HTLV-I is a round, enveloped retrovirus which contains reverse transcriptase and integrase. Its genome is composed of positive single-stranded RNA. As with all retroviruses, this is converted to double-stranded DNA which is integrated into the host cell chromosomes. The virus exists predominantly as a cell-associated provirus and is transmitted as such. The plasma viral load is therefore often undetectable. Cytotoxic T-cells destroy infected cells by lysis. This results in the simultaneous production of inflammatory cytokines. The balance between these two processes leads to a more-or-less steady state in any given individual. HTLV-1 does not contain oncogenes. However, one of the viral encoded proteins induces abnormal cell growth. It blocks transcription of certain genes that are important for the control of the cell cycle, apoptosis and DNA repair. This results in mitosis without checking for chromosomal abnormalities. Genetically damaged cells with unstable chromosomes will not apoptose helping clonal outgrowth of these cells.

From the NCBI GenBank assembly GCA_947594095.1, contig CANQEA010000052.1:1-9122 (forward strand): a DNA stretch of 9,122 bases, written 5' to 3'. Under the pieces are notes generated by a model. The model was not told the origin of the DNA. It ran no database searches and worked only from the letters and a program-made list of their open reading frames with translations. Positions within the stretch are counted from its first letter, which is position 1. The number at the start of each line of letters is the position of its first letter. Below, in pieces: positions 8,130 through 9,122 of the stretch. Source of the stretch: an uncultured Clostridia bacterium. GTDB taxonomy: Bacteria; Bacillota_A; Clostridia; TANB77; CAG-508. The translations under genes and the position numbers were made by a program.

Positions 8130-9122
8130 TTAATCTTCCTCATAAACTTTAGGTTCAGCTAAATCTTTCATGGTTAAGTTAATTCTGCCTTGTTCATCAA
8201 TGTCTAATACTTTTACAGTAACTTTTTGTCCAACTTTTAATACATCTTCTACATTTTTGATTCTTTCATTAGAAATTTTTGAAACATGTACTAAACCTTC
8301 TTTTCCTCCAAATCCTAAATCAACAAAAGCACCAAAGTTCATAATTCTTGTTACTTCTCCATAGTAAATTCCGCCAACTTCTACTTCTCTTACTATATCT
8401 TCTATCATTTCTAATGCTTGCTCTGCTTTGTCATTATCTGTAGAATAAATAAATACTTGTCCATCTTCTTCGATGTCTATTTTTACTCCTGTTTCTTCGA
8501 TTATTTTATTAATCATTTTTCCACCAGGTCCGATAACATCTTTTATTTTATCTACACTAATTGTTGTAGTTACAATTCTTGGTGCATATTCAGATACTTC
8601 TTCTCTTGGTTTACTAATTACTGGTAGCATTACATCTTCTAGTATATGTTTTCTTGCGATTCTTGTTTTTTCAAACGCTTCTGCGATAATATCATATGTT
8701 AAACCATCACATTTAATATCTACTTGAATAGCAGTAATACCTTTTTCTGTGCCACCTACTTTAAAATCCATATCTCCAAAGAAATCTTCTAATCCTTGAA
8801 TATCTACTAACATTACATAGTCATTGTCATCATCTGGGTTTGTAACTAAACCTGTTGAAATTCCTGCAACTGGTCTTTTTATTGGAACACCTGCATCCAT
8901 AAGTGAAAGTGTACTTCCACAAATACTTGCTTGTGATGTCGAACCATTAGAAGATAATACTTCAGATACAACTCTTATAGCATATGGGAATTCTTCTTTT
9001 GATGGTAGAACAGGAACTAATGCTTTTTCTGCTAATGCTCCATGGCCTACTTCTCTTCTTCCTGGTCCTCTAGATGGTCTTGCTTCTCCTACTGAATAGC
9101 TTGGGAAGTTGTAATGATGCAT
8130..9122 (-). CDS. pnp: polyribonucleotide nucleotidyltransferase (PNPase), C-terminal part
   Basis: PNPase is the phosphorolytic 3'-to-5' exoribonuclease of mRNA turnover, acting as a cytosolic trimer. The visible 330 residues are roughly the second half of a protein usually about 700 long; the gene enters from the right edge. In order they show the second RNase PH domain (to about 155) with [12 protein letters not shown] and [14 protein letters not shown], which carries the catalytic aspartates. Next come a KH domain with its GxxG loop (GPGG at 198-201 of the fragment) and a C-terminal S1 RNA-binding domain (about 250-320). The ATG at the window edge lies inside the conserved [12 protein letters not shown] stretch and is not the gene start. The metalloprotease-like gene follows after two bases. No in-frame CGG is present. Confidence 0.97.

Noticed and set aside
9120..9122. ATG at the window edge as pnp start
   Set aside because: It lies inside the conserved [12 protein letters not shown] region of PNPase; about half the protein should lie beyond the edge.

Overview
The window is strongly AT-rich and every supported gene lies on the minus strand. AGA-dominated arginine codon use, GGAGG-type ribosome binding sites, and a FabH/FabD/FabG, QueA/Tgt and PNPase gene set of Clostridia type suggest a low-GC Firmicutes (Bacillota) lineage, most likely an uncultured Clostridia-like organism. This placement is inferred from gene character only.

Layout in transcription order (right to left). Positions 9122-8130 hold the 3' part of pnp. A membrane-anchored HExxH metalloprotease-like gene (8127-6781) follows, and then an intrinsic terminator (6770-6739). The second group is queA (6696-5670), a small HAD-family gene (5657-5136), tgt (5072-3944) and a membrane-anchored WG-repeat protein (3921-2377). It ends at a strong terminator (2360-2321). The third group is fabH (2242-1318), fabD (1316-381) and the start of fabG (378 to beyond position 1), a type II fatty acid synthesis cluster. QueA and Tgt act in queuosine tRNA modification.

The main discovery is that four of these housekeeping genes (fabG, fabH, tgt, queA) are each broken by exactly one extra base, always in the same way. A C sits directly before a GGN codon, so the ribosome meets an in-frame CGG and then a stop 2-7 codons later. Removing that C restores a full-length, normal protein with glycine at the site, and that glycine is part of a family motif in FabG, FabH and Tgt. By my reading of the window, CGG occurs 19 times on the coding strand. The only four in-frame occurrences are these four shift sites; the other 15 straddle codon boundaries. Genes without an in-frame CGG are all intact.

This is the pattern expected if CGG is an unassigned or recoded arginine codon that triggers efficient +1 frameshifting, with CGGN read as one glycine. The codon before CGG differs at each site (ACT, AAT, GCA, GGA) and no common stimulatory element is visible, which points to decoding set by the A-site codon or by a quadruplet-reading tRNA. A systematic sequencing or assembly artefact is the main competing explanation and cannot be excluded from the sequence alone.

The virus is transmitted by at least three different mechanisms:
From mother-to-child. Transmission via breastmilk is the major route. The infection is transmitted via infected lymphocytes in the milk. Intra-uterine and peripartum transmission appears to be rare (less than 5% of children with infected mothers). Children of seropositive mothers have an approximately 15 to 20% risk of infection if they receive long-term breastfeeding, as is normal in many regions. Via sexual intercourse. This is bi-directional, yet transmission from man to woman is much more common than the reverse. After 10 years of sexual intercourse with an infected man, a woman has a 60% risk of becoming infected herself. The risk in the reverse situation is only 0.4%. The presence of genital ulcers increases the risk. The risk for men who have sex with men increases greatly depending on the number of years that there has been sexual contact and on condom use.